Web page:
It's no secret that businesses want to make more money for themselves and their customers. In the labels and packaging space, Lean Manufacturing is a process designed to promote efficiency throughout the workplace. In this case, time is money.
The goal of Lean Manufacturing is to perform tasks smarter, thereby reducing waste and increasing delivery times and productivity. According to the Lean Enterprise Research Center (LERC), 60% of production activities in a typical manufacturing operation are wasteful, meaning they add no value from the customer's perspective. According to a recent TEKLYNX survey, over 30% of end users indicated they continue to struggle with lean labeling. In addition, over 60% of respondents noted having manual printing steps in their labeling process that could be eliminated with print automation.
"A lot of people think that Lean Manufacturing is a concept that simply belongs in the plant," explains Thomas Dahbura, president of Hub Labels. "Some of the biggest improvements that you can make are on the front office and accounting side. That's money going right to the bottom line."
There are many different lean philosophies, including 6S, 5Y, fishbone diagrams, process mapping and value-stream mapping, as well as Kaizen. The 6S model-formerly known as 5S-incorporates the following principles: sort, straighten, shine, standardize, sustain and safety. Safety was the most recently-added element.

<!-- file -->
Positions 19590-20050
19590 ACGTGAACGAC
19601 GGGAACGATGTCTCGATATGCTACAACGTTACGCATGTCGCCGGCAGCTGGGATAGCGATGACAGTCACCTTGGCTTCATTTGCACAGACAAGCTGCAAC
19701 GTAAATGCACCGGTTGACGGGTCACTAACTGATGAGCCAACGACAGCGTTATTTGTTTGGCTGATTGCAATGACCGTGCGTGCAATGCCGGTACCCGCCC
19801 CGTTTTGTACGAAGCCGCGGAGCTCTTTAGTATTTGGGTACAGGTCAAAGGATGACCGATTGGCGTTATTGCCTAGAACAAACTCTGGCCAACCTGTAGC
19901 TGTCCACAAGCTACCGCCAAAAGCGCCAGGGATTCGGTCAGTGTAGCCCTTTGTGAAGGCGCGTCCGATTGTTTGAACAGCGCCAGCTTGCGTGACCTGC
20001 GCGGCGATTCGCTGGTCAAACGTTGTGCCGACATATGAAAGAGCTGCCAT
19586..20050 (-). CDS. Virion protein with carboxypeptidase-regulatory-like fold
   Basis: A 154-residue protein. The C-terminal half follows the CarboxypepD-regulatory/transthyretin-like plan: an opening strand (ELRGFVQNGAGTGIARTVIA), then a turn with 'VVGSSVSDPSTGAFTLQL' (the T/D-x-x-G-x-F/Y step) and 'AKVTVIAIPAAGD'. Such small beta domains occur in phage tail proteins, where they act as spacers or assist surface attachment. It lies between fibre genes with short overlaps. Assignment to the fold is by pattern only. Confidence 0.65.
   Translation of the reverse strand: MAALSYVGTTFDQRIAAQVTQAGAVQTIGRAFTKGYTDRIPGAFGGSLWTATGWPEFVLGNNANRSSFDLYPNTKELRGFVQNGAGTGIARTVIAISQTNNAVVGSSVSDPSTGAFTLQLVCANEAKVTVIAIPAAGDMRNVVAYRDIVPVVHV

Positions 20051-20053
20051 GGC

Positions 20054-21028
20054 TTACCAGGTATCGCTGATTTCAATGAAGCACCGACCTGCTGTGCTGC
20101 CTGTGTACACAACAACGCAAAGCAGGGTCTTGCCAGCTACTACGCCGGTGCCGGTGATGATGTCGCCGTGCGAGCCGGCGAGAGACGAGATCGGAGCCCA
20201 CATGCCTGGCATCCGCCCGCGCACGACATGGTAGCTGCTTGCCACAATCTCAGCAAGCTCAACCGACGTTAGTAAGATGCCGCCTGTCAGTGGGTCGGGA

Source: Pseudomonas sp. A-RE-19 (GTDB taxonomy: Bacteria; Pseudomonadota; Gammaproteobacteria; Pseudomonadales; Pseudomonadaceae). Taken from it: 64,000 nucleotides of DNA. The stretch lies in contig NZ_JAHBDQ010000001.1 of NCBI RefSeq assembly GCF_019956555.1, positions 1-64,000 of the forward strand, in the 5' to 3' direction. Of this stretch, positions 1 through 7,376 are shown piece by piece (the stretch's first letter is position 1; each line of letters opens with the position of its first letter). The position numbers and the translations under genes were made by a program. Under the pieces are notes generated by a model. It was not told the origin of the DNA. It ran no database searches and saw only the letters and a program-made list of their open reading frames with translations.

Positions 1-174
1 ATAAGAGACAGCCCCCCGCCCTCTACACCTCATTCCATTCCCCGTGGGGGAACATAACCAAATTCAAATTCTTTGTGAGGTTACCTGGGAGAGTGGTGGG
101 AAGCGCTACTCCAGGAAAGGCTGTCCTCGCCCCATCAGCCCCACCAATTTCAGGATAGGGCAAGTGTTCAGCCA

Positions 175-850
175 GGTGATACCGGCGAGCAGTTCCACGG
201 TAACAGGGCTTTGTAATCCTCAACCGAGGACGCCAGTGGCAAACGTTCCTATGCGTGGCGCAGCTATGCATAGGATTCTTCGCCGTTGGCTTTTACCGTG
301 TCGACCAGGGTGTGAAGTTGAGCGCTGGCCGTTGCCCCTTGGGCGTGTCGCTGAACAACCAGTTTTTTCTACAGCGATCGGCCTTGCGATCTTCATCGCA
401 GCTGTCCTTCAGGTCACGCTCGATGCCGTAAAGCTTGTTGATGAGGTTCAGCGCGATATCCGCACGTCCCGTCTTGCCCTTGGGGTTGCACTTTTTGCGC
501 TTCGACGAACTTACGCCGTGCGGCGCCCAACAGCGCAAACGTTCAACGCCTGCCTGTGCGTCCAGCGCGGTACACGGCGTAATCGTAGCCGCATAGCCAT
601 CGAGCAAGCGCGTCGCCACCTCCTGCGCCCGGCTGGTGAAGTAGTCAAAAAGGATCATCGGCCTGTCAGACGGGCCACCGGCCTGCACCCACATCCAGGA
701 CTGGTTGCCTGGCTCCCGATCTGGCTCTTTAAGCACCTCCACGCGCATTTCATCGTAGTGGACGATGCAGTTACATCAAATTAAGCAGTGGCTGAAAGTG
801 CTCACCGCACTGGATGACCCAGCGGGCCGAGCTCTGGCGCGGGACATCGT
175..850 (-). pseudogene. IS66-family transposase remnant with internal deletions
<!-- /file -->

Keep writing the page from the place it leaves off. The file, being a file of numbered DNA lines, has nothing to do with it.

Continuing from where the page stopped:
The 5S workflow chart is designed to distinguish what is needed and what is superfluous in a business, before finding a proper location for all of a company's needed items. Keeping everything clean and ordered is a driving principle, and the business subsequently works hard to enforce these lean philosophies. The 5Y methodology-also known as 5 Why-implores lean practitioners to ask "why" something is the way that it is, ultimately seeking out the root cause of an organizational deficiency.
Meanwhile, Kaizen creates a culture of continuous improvement, where employees work together to develop new and better ideas to increase productivity. Setting goals, making improvements and formulating action plans are all part of the Kaizen model. Employees are encouraged to think differently about how they work.
Customers are key in the Lean Manufacturing process, as well. Often times, customers will receive better lead times and smaller minimum purchase requirements.
"With lean you start with the customer demand schedule, identifying what they need and when," says Tony Cook, CEO at Great Lakes Label. "You need to know this information to best implement your own internal lean changes, and as an organization you will become much more engaged with your customer and their needs. Our customers have expressed a large satisfaction with our lean initiatives. In fact, many of our customers have lean initiatives of their own, so they like to work together on these projects because they know the benefits to an organization first-hand. And most customers like to see their supply chain...